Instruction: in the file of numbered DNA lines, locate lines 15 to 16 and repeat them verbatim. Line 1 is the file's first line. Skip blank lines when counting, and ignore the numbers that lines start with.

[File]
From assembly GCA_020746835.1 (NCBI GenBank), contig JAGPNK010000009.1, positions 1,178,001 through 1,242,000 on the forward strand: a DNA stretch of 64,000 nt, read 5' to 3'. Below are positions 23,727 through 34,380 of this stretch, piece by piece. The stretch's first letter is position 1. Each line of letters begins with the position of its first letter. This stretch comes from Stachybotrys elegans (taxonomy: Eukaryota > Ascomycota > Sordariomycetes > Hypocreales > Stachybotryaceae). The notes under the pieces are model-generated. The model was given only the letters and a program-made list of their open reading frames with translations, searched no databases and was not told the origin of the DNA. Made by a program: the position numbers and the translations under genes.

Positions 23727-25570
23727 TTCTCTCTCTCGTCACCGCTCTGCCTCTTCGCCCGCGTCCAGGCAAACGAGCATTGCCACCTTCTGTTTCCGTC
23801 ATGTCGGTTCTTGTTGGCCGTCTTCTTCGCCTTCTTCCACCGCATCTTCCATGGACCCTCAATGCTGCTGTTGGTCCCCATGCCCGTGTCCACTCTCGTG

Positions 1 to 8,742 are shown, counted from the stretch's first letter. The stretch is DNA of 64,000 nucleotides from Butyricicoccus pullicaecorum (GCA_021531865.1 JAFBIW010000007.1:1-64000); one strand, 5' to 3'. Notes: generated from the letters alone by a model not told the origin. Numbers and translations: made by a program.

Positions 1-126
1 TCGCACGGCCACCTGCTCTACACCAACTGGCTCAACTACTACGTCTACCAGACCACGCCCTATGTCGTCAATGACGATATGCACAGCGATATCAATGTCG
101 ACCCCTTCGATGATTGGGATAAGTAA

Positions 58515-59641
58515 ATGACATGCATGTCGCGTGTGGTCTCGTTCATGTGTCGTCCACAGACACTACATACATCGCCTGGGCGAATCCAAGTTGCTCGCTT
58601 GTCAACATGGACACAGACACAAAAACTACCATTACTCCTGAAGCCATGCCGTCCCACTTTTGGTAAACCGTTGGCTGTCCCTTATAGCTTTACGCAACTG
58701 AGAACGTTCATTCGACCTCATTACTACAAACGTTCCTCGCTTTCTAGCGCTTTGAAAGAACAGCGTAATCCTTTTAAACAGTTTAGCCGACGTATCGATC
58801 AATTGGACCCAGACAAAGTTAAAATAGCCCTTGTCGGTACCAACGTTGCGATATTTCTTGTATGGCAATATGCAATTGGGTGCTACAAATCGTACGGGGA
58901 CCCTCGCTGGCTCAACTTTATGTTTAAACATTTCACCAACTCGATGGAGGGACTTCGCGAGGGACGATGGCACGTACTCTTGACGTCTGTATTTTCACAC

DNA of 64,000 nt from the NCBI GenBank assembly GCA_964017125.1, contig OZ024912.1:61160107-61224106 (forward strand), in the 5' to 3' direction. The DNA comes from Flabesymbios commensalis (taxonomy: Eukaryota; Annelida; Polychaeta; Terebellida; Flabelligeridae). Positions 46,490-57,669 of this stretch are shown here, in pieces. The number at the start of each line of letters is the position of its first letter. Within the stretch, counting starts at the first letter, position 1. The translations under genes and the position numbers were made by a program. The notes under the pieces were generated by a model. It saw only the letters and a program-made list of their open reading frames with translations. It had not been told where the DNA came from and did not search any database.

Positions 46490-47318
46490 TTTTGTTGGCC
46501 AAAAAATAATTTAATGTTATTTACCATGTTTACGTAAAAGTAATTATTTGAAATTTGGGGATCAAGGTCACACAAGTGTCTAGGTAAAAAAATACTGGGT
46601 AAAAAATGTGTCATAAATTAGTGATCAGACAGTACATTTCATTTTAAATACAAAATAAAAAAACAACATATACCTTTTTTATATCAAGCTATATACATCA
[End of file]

DNA of 64,000 nt from the NCBI GenBank assembly GCA_964017125.1, contig OZ024912.1:61160107-61224106 (forward strand), in the 5' to 3' direction. The DNA comes from Flabesymbios commensalis (taxonomy: Eukaryota; Annelida; Polychaeta; Terebellida; Flabelligeridae). Positions 46,490-57,669 of this stretch are shown here, in pieces. The number at the start of each line of letters is the position of its first letter. Within the stretch, counting starts at the first letter, position 1. The translations under genes and the position numbers were made by a program. The notes under the pieces were generated by a model. It saw only the letters and a program-made list of their open reading frames with translations. It had not been told where the DNA came from and did not search any database.

Positions 46490-47318